Wednesday, 02 October 2013 14:43:52 (Eastern Daylight Time, UTC-04:00)
Tuesday, 01 October 2013
Your Ancestor's Immigration Experience and the Ellis Island Myth
Posted by Diane
Many of the guests on last night's "Genealogy Roadshow," filmed in
Detroit, had done their own research into family history claims. I love to see all that genealogical interest, and the impact that
family history knowledge can have on someone.
The young woman at the
center of my favorite story was adopted as part of an open adoption. She knew a lot
about her white birth mother's family tree, and little about her
African-American birth father's family. All four parents were with
her as Kenyatta Berry took her back in time along her paternal
Among the other stories was a woman whose English ancestors founded a royal bookstore that still exists today—but later in that line, a physician ancestor went to jail for murder. The final guest learned she was in fact related to Ponce de Leon.
One thing that surprised me in this episode was the show's handling of a
guest's tale of his family name change at Ellis Island, a common belief.
Taylor told the man (I'm paraphrasing) that Ellis Island arrivals
were brought into a room with a clerk at a desk, and the clerk may
not have spoken the languages of the immigrants. When the
clerk asked the passenger's name, he would write down what he'd
heard, which often wasn't the spelling the passenger used.
He made it pretty clear that Ellis Island officials didn't deliberately change passenger names because they were hard to pronounce or not American
I've always read, though, that passenger lists were
created by shipping line agents at ports of departure, and turned
over to US officials after arrival here. US immigrant inspectors
would then check off the passengers' names on those lists—they
didn't write down any names. Ellis Island also employed translators
in a wide range of languages to speak with immigrants. TV shows are often heavily edited, so what was
actually said could've been quite different from what ended up on
You can read
more about the Ellis Island name-change myth in this article
by Marian L. Smith, a historian at the Immigration and
Naturalization Service (now the Citizenship and Immigration
Service). The New
York Public Library has a similar article, with details about how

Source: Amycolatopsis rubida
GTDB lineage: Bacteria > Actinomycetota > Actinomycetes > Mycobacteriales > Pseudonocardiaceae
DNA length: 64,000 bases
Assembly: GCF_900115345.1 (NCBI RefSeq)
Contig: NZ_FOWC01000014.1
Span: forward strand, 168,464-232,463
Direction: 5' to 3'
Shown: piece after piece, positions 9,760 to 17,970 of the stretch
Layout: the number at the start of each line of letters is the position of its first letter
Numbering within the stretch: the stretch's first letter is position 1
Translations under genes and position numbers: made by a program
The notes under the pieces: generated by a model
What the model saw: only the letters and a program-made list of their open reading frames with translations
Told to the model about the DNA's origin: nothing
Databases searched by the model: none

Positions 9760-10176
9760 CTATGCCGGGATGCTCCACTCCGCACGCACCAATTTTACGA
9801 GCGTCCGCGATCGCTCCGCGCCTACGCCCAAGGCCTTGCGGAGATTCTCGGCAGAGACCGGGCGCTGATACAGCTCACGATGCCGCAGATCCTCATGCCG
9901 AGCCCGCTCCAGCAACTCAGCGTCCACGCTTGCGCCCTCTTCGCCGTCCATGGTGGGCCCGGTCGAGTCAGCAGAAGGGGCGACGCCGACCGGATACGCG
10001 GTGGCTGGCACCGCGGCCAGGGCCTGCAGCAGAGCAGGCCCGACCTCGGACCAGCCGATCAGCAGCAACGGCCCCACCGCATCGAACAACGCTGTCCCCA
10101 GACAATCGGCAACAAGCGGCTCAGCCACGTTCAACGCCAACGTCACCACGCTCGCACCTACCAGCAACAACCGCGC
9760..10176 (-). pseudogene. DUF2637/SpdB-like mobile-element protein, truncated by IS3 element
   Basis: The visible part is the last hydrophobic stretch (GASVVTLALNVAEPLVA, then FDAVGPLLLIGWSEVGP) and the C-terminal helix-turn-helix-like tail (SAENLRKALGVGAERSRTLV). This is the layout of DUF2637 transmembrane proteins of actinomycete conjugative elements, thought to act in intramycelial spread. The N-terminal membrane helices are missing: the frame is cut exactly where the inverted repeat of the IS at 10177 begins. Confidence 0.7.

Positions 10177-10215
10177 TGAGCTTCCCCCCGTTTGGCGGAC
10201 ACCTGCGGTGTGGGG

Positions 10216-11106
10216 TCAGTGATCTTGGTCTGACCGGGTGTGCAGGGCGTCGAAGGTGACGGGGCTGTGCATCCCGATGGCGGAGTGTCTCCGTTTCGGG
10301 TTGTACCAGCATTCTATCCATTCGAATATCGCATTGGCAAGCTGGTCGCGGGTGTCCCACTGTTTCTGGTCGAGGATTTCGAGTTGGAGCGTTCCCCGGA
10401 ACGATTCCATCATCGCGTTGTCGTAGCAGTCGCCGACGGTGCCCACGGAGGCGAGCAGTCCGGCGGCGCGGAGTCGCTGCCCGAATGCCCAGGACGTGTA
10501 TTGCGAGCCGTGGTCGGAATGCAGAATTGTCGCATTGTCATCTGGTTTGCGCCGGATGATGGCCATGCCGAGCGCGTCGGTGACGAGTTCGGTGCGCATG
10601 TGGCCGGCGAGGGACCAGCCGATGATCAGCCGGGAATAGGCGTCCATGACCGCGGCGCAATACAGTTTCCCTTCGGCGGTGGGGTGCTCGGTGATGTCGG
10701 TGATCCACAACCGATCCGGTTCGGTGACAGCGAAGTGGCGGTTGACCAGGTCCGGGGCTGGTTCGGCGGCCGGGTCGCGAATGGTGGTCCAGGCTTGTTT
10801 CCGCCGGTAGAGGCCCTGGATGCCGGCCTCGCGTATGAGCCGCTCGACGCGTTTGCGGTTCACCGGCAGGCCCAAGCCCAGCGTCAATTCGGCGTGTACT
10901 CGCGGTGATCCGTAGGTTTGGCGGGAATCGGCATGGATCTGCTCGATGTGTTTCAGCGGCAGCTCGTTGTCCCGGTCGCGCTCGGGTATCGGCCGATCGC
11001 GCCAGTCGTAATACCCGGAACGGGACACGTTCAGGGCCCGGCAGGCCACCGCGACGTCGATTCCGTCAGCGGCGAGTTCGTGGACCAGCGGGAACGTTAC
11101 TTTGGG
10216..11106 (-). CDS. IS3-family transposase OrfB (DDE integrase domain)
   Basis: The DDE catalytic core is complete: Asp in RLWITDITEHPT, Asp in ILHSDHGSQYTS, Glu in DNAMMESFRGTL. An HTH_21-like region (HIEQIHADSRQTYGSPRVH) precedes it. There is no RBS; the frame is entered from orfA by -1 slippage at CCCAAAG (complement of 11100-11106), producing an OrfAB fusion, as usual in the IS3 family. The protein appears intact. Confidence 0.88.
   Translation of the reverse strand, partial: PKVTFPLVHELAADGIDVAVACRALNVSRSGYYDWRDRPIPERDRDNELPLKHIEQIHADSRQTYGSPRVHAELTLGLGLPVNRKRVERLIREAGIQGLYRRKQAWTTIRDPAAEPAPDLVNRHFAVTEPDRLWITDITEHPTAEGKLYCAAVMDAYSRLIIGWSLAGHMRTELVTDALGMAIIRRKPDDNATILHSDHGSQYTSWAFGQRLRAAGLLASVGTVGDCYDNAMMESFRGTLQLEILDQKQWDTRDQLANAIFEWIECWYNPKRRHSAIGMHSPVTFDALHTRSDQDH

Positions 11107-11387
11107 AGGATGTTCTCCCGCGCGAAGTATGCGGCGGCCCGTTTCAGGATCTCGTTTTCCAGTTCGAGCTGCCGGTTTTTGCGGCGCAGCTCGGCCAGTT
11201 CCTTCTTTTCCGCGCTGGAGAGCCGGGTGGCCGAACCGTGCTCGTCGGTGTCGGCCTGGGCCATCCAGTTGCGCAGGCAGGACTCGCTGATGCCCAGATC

passenger lists were created.
Update: Here's a statement from Josh clarifying his comments on the show.
Many immigrants, like the one in question on last night's show,
changed their own names after arrival. Someone could do this legally, but more
often, people would just start using the new name.
Two good resources for learning about your ancestor's immigration
Also keep an eye out for the December 2013 Family Tree Magazine,
which will have a workbook to help you find your ancestors on
passenger lists. Also
check out these immigration research resources.
You can watch last night's "Genealogy Roadshow" here. Next week's episode takes us to San Francisco. I'm hoping to see some Gold Rush stories!
Genealogy TV | immigration records
Tuesday, 01 October 2013 14:34:56 (Eastern Daylight Time, UTC-04:00)
How the Government Shutdown Impacts Genealogists
Posted by Diane
The government shutdown means that some of you who had big genealogy
research or historical travel plans are up a creek:
US mail will still be delivered, so research requests sent to
non-federal repositories won't be affected.
For the sake of those
more profoundly affected and for genealogists' sake, let's hope this gets resolved soon.
Land records | Libraries and Archives | Museums | NARA
Tuesday, 01 October 2013 09:09:51 (Eastern Daylight Time, UTC-04:00)
Monday, 30 September 2013
Ancestry.com Acquires Find A Grave
Posted by Diane
We just received an announcement that online genealogy company Ancestry.com has purchased Find A Grave, the site with the largest database of free burial information and photos contributed by volunteers.
Find A Grave will become a wholly owned subsidiary of Ancestry.com, and will continue to be managed by its founder, Jim Tipton.
I already hear people asking if the site will remain free. Yes, says Ancestry.com president Tim Sullivan. From the press release:
"We will maintain Find A Grave as a free website, will retain its existing policies and mode of operation, and look forward to working with Jim Tipton and the entire Find A Grave team to accelerate the development of tools designed to make it even easier for the Find A Grave community to fulfill its original mission to capture every tombstone on Earth.” I've found family tombstone photos on Find A Grave, and you probably have, too. The 18-year-old site has 100 million memorials to deceased people, and 75 million photos, a significant addition to Ancestry.com's content.
Ancestry.com plans for Find A Grave include a mobile app for uploading cemetery photos (Billion Graves, another cemetery website, has one), improved customer support, an easier editing of already-submitted memorials and foreign-language support.
This isn't the first time Ancestry.com has acquired a free, grassroots genealogy site: You may remember back in 2000, when the company (then called MyFamily.com) purchased RootsWeb. In 2008, RootsWeb was moved onto Ancestry.com servers.
We'll bring you more details as we learn them.
Update: Here's an FAQ on the acquisition from Tipton, who says he realized "Find A Grave had gotten too big to run it as I always
have and I also realized that I might not be around some day ...
and I wanted to make sure it had a stable home, while still retaining
control over how it evolves. But ...
I'm hoping this gives me the opportunity to do so many of the things
that I've always wanted to do with the site now that I have some real
resources behind me."
Ancestry.com | Cemeteries
Monday, 30 September 2013 16:27:50 (Eastern Daylight Time, UTC-04:00)